Sometimes children have learning disabilities or developmental delay. It may bring about unexpected and challenging issues, both emotionally and practically, for the individual and family. We can explore issues relating to your child’s condition, how to adjust to the diagnosis, whilst providing information and support to the individual and family (or significant others). We can also liaise with other agencies, regarding benefits and how to access support services and local agencies (i.e. sure start, early support programmes, respite care).

Eating disorders

A child or young person that is not eating or overeating, for several months, so that their physical health may be put at high risk. The specialist team may see disorders such as anorexia nervosa, bulimia, faddy eating and obesity.

Family problems

Many children and their families often experience problems or difficulties. This may involve one person or more, and in turn this may have an impact on the whole family. For most children or young people their family maintain a crucial influence in their lives. We try to resolve most issues by working with those who know that person best and who are probably the best equipped to help, in order to explore ways forward. This may be done on a 1-1 basis or as part of the family therapy programme.

Obsessional disorders

A disorder involving the repetition of actions, sayings or rituals that must be said or done to avert or abstain from something. Obsessions may include hoarding things, cleanliness, tidying or a fear that something may happen to a loved one. Compulsions may involve rituals, repetitive chants, checking actions, counting or touching. One or more of these symptoms can limit enjoyment, pleasure and general day-to-day routines for young people. Lime Trees staff can offer information and strategies to reduce these behaviours.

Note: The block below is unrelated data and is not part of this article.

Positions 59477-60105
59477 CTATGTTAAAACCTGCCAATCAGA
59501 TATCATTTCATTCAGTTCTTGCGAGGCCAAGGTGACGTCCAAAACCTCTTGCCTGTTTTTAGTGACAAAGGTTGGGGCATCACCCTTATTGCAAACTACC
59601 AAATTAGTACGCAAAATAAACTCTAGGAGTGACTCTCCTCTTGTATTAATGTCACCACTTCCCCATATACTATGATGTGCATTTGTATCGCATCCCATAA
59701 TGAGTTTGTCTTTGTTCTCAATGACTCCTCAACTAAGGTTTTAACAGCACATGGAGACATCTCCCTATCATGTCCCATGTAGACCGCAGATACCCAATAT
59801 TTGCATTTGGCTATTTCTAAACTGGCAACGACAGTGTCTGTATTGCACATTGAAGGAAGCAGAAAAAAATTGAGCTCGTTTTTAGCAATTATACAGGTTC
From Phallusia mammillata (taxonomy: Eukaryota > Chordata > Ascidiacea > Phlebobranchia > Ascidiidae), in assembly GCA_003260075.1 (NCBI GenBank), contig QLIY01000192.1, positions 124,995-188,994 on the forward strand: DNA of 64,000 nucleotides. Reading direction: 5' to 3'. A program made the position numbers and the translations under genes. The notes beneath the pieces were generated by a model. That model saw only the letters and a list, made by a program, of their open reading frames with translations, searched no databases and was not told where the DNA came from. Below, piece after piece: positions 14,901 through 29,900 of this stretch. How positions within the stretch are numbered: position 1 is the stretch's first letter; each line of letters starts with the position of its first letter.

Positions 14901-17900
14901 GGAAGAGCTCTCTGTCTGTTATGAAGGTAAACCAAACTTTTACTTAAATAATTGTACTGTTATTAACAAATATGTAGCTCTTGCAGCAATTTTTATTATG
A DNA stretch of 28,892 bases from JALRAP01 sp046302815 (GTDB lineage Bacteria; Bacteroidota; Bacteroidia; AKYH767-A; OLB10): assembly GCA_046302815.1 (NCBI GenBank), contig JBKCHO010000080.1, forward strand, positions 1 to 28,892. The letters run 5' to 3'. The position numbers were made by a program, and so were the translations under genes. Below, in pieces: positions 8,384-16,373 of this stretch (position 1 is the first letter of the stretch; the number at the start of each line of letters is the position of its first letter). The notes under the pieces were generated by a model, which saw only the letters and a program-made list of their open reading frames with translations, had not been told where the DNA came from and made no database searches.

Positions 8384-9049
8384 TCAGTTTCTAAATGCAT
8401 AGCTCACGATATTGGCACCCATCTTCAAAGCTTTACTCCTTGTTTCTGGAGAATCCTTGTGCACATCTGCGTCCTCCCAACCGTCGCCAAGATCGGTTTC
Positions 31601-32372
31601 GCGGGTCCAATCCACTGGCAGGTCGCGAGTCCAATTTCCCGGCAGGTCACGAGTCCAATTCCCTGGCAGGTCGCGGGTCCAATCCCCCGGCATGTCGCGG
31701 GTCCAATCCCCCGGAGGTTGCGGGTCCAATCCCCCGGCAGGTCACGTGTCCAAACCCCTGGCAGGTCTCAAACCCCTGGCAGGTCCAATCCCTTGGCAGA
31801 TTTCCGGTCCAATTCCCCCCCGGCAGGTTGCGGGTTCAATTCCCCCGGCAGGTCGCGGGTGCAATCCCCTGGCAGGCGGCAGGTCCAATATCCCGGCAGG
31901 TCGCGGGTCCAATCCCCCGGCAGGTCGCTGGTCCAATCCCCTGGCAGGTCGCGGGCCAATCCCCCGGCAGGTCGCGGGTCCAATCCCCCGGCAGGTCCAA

Psychosis can seriously affect how a young person thinks, feels and behaves (mainly affecting the ages of 14-35 years). Young people may worry more, lose interest in things they usually enjoy, may isolate themselves from their friends or family and generally present as confused (mainly around what’s real or not). Research suggests that getting help early (from specialist services) gives young people the best chance of getting better.

Self harm

Everyone has problems in their life and often people seek help. For others it may be hard to cope with their feelings and in turn they bottle things up inside. Sometimes young people release this pressure through self-injury such as cutting, burning, bruising themselves, taking an overdose of tablets, pulling hair or picking skin. Limetrees staff aim to help the young person understand the emotions which lead them to injure themselves and to explore more helpful/alternative ways to cope.

Self esteem

Many young people go through times when they feel insecure and lack confidence. The teenage years can be especially stressful, in terms of physical changes, sexual feelings and life changing events. Professional help may be required to help to understand these changes successfully.


Tourette’s Syndrome is when a person has movements and noises which they can’t control. A tic is a muscle movement or noise which the person cannot help making. The tics are fast and happen again and again and they are not done on purpose.